To address this, InsideTracker does have an at-home kit that lets you prick your own finger and send out a blood sample from the comfort of your own home. The major drawback here is that it only tests for seven biomarkers as opposed to the 43 that are available through the traditional method.

With the exception of the DNA kit, you’ll be able to see your results in just under a week. Also, keep in mind that you need to fast for 12 hours before your blood test for it to be accurate.

However, getting your blood work is by far the hardest part. After that, accessing and using the app is extremely simple, and we even found it to be satisfying. It was really cool to be able to see a detailed report of your blood biomarkers, and it felt really great to check some of the suggestions off of our to-do list upon completion.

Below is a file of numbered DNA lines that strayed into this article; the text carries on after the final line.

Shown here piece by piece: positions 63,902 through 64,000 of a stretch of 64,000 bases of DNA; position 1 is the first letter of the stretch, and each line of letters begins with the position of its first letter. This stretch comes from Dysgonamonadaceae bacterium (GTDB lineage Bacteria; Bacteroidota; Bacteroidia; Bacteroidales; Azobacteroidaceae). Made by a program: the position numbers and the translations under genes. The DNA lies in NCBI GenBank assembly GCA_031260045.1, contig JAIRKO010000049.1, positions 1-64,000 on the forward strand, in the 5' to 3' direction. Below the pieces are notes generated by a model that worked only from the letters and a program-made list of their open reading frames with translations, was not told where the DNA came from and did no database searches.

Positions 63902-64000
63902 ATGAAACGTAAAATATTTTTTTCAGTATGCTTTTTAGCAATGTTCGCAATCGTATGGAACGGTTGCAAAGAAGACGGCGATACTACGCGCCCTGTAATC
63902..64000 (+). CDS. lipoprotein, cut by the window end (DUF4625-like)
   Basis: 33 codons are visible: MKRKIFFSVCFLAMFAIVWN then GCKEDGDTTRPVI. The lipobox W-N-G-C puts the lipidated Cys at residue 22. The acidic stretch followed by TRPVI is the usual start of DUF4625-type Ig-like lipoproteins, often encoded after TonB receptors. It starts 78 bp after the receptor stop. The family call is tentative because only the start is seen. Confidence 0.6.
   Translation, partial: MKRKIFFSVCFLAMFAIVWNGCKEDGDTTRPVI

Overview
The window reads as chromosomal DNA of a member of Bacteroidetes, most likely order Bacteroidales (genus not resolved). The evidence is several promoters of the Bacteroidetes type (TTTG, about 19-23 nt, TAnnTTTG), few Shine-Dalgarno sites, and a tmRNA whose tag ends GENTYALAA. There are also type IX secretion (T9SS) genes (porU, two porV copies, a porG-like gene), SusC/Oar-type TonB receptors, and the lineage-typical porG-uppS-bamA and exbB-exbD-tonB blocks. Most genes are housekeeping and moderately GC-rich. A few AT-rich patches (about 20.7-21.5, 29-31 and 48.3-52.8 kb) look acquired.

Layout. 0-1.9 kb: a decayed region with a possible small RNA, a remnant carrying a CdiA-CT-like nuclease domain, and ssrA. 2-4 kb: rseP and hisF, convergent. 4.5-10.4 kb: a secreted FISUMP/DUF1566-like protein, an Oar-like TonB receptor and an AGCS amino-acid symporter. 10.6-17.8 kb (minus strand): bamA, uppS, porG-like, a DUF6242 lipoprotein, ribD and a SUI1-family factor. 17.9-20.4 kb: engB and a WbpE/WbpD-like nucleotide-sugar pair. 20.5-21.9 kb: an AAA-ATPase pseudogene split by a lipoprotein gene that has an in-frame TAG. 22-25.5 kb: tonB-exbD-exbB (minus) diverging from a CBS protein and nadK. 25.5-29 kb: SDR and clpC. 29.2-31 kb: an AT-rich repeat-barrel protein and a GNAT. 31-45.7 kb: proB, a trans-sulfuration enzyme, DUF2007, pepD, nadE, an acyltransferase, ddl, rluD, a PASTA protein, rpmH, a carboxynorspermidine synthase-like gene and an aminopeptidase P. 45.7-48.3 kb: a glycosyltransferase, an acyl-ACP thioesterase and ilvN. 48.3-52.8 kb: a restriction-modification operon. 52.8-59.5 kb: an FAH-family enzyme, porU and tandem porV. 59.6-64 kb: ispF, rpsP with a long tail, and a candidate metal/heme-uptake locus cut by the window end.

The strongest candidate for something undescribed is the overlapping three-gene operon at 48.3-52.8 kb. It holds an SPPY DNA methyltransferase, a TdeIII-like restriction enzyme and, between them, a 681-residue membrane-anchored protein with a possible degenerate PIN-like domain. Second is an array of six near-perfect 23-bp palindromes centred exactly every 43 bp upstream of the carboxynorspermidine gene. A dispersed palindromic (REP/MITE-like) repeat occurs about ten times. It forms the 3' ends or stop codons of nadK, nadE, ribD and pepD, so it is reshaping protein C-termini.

Keep in mind that your markers will change based on your lifestyle alterations, so you’ll need to get retested if you want up-to-date suggestions and results. 

Surprisingly, InsideTracker recommends getting tested upwards of five times a year if you’re a performance athlete, which we think is really unrealistic for most people.


The cost of your InsideTracker readings depends on which plan you choose. We did the Ultimate plan, which is their most comprehensive option. It tests for 43 biomarkers and provides personalized results. While we loved it, the price is very high at $589.

And that doesn’t include the DNA or InnerAge upgrades, which will net you an extra $96 and $99 respectively. We have to say – we think that’s a little bit steep for what you’re getting.

You can also get just the DNA portion, which tests for genetic traits and potential wellness risks, for $249. Or, you can get the InnerAge service by itself, which tests for 14 biomarkers in females and 18 biomarkers in males. That’ll run you $179.

Your other options are the Essentials plan and the home kit. The Essentials plan is $189 and it tests for the core, essential markers that affect your health and fitness. As for the home kit, while it lets you do your blood test from home without needing to go to a lab, it will run you $299 and only tests for seven biomarkers.